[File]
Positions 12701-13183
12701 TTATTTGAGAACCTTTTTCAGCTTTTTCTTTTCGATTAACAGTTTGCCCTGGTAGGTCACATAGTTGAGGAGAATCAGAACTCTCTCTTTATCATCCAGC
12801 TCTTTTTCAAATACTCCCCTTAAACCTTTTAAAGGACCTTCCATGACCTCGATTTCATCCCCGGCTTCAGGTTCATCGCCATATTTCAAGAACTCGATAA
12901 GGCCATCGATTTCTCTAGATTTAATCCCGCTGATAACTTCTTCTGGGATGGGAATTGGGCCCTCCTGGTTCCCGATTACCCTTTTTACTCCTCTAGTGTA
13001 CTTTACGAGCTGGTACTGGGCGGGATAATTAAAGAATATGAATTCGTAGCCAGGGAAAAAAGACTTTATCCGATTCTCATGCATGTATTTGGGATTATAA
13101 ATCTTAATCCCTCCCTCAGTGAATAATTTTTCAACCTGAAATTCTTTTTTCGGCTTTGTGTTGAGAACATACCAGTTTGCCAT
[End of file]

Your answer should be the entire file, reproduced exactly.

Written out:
Positions 12701-13183
12701 TTATTTGAGAACCTTTTTCAGCTTTTTCTTTTCGATTAACAGTTTGCCCTGGTAGGTCACATAGTTGAGGAGAATCAGAACTCTCTCTTTATCATCCAGC
12801 TCTTTTTCAAATACTCCCCTTAAACCTTTTAAAGGACCTTCCATGACCTCGATTTCATCCCCGGCTTCAGGTTCATCGCCATATTTCAAGAACTCGATAA
12901 GGCCATCGATTTCTCTAGATTTAATCCCGCTGATAACTTCTTCTGGGATGGGAATTGGGCCCTCCTGGTTCCCGATTACCCTTTTTACTCCTCTAGTGTA
13001 CTTTACGAGCTGGTACTGGGCGGGATAATTAAAGAATATGAATTCGTAGCCAGGGAAAAAAGACTTTATCCGATTCTCATGCATGTATTTGGGATTATAA
13101 ATCTTAATCCCTCCCTCAGTGAATAATTTTTCAACCTGAAATTCTTTTTTCGGCTTTGTGTTGAGAACATACCAGTTTGCCAT